We want to look at the nature of the work in LPS to gain an understanding of the challenges and issues that it faces. In many ways, we want to look at the organisation’s capacity — as regards its people, resources, skills and infrastructure — to deliver the objectives and targets that the Minister and, indeed, the Executive have placed on the agency. Our work is focused on capacity-type issues.

The Chairperson:

Yes, although it will not be the light-touch review that you mentioned. It will have a different context.

Mr Pengelly:

No. We have established a team that is based in LPS. It will be there for eight weeks with a view to report back to the Minister in early May. That is the end point. It will be a full-time piece of work.

The Chairperson:

That is a welcome announcement.

Mr Hamilton:

I certainly welcome the LPS review and the performance management framework. Until now, PEDU went into an organisation, did a specific task, and left. However, as you will know, Richard, the Prime Minister’s delivery unit had success from its ongoing process of review and constant scrutiny of delivery of targets. Unless there is that scrutiny, the level of delivery that is required will not be achieved. Efficiencies will not be achieved either. There is always concern that if a Department or part of a Department sees PEDU coming in, doing its work, then going out the door and producing its report, that will be it — it will not come back again. The fear factor, which is important, will be gone. It is quite useful to have an ongoing process.

You mentioned that you have a team in LPS at present. What are your resources in respect of PEDU? I was aware from previous conversations that you would establish a team, but that it would not be huge. What sort of numbers do you have? Have you drawn in people who have particular specialisms from elsewhere to do specific jobs, who will then return to their previous posts? What is your current system for managing resources?

Mr Pengelly:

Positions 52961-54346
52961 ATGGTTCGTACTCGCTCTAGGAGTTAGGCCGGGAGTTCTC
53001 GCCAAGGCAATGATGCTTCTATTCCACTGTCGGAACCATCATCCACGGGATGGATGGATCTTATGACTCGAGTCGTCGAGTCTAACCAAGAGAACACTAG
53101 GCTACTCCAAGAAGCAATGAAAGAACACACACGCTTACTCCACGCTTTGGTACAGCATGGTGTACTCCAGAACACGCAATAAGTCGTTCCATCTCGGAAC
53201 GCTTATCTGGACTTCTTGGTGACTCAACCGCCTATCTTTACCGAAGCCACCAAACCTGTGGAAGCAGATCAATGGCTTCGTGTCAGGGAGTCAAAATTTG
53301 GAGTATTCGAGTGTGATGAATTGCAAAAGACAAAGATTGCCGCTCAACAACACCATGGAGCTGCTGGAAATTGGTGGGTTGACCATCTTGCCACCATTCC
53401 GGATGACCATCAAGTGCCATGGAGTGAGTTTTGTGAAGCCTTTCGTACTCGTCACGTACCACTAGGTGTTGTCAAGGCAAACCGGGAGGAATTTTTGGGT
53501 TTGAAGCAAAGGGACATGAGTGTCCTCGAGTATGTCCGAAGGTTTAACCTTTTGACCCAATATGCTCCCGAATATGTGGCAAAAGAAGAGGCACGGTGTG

As regards PEDU, four full-time staff, besides me, are dedicated to the unit. The nature of the specific LPS review is slightly different to that of any work that we have done before because it focuses on capacity and strategic issues. We have, therefore, brought an external person in to lead that piece of work who has previously worked in the Home Office’s police standards unit. He worked directly in the Prime Minister’s delivery unit. I suspect that he may be known to some members. He worked on the review of the Assembly Secretariat, which was a similar type of review because it looked at strategic capacity to manage and deliver organisational objectives. Therefore, there are five people on the team.

In addition, we have two colleagues on full-time secondment from LPS to contribute to the work, because we want to achieve buy-in and a sense of ownership. Therefore, in effect, the team consists of seven people who work full time on this particular study. There was a similar situation as regards our work on Planning Service; we had two full-time members of Planning Service staff to work on the study. That is our normal approach.

Mr Hamilton:

I realise that it is not part of your actual team, but there is also a ministerial advisory panel. Has it been meeting? Has it made any suggestions about the type of work that the unit should be engaging in?

Mr Pengelly: